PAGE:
"Yes. In 2017, 1.7 million Americans were diagnosed with cancer. I’ve lost colleagues to cancer, and one of my best friends was diagnosed with cancer 12 years ago. Fortunately, he has survived. We’ve made tremendous progress clinically with cancer care, but much less progress in improving the service experience of patients and their families. When you are diagnosed with cancer, it turns your whole life upside down. Physicians must understand how to manage the emotional aspects of treatment in addition to the medical aspects of treatment or they do their patients a disservice. Cancer patients and families need a lot of support."

You’ve written extensively on something called HBS.

"Correct, hostage bargaining syndrome (HBS). It’s a phenomenon that many patients experience, particularly those with a serious disease or in a state of great vulnerability. When my colleagues and I read about hostages from kidnappings or prisoners of war, we saw a similar pattern of behavior with patients. They show reluctance to question a physician about their treatment plan or understate their concerns about their disease or treatment. Some patients ask for less than what they really want, such as pain medication, to avoid being a perceived nuisance to the physician. When I wrote about this phenomenon for the Mayo Clinic Proceedings, it represented the first time the word “hostage” was used in a medical journal."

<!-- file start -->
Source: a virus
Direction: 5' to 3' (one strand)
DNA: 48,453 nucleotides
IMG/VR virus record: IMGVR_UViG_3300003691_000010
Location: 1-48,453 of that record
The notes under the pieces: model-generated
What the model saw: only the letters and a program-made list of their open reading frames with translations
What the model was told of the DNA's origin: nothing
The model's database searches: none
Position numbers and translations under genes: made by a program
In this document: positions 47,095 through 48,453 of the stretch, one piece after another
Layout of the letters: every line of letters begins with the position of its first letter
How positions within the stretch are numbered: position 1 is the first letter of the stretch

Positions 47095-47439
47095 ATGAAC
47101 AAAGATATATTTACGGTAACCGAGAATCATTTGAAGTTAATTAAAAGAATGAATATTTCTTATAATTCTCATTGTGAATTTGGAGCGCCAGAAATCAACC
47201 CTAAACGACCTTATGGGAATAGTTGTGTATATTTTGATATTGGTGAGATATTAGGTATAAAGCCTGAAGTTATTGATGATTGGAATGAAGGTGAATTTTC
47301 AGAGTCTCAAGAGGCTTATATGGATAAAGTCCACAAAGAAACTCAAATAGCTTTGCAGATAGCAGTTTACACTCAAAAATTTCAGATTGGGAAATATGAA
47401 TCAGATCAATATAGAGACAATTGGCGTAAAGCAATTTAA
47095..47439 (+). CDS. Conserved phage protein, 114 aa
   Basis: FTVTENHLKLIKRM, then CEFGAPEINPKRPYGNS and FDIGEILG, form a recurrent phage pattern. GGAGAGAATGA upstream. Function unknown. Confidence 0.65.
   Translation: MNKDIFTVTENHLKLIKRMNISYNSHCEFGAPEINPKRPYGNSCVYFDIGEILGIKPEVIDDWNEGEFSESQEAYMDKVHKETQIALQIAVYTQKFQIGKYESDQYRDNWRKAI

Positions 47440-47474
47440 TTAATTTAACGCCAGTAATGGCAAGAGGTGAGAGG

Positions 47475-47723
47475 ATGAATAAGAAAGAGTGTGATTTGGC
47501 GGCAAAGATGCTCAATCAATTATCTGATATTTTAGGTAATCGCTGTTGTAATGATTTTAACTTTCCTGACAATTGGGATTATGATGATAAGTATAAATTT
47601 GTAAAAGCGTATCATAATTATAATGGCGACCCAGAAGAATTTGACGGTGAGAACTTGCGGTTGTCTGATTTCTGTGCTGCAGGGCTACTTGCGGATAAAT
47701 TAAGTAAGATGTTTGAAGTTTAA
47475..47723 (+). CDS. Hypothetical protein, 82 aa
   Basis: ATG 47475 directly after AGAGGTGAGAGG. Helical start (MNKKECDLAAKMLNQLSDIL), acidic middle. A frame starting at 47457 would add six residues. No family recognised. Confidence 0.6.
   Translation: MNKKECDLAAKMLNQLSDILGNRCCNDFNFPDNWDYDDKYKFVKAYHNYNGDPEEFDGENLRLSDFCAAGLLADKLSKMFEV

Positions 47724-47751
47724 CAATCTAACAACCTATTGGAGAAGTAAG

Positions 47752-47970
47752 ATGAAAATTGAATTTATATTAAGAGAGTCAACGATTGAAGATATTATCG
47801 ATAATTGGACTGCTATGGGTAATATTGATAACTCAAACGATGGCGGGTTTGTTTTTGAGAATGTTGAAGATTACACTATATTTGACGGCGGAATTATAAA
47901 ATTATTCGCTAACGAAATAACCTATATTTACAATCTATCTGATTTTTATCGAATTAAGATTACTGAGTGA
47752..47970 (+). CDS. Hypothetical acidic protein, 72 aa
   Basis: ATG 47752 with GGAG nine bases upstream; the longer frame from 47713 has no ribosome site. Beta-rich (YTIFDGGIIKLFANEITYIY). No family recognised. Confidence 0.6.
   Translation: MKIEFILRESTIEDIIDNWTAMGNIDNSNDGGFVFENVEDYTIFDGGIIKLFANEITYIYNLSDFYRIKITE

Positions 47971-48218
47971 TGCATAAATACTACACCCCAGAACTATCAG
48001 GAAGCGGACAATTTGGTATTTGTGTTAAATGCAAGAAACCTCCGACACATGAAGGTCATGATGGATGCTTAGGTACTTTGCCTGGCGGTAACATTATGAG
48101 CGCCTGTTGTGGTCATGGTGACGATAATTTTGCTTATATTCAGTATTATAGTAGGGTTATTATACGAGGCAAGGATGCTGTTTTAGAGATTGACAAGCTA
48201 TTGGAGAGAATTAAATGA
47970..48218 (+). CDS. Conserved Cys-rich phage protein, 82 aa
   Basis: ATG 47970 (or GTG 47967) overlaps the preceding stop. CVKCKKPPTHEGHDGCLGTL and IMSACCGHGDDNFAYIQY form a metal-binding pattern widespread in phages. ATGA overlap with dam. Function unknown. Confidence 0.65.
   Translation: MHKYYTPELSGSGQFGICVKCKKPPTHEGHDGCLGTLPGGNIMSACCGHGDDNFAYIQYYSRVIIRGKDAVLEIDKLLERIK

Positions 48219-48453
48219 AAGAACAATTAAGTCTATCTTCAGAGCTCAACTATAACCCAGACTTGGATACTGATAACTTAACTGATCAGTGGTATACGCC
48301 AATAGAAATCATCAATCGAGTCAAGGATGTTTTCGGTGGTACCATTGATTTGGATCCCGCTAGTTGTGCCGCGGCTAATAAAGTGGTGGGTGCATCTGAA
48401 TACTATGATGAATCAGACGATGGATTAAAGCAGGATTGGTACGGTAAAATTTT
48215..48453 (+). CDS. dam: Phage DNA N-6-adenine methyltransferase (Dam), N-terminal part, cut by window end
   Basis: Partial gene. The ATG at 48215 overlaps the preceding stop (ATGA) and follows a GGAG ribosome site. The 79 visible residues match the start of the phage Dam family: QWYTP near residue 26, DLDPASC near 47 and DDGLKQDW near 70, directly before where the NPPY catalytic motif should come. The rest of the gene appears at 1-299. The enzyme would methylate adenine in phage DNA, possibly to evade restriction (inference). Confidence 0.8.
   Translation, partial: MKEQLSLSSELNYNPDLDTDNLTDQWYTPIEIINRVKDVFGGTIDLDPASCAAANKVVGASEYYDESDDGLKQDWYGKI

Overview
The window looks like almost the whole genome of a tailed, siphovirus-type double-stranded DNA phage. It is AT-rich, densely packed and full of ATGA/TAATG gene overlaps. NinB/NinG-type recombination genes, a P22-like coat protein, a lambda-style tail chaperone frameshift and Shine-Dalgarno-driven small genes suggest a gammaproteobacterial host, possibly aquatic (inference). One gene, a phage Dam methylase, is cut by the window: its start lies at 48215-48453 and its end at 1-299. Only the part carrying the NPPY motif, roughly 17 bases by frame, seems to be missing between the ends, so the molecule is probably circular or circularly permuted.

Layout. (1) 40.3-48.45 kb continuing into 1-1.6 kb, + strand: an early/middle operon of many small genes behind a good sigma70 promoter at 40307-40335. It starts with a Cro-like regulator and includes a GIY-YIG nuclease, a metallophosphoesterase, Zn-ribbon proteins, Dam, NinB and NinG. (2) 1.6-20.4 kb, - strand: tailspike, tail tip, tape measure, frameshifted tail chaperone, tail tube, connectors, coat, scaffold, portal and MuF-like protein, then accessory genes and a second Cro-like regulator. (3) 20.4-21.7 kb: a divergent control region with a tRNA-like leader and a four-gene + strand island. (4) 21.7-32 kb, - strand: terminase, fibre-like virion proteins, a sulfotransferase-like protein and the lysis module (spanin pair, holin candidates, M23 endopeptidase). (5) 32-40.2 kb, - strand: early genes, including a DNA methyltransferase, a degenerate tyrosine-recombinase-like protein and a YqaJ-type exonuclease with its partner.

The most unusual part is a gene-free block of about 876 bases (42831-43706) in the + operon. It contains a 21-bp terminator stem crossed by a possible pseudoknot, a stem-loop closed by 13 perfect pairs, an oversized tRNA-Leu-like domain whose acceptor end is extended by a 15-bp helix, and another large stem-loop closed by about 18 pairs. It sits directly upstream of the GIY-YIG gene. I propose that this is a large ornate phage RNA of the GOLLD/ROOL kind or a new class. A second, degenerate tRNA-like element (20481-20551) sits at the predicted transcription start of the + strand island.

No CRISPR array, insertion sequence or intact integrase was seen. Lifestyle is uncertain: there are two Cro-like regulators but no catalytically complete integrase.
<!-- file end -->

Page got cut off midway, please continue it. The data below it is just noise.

Why is awareness of HBS important?

"Creating awareness of HBS can diffuse it early on. It is crucial to stop HBS before it festers and leads to a “learned helplessness” in patients, where they believe they have no authority or say over their treatment."

Berry has written 10 books and published more than 190 articles and papers in publications such as the Harvard Business Review, Journal of Clinical Oncology, Journal of Oncology Practice and the Mayo Clinic Proceedings. His book, “Management Lessons from Mayo Clinic,” has been translated into eight languages and was the No. 1 selling book in the health care administration category on Amazon.com for its first two years after publishing. The Chinese edition, which alone has sold 400,000 copies, is in its 40th printing.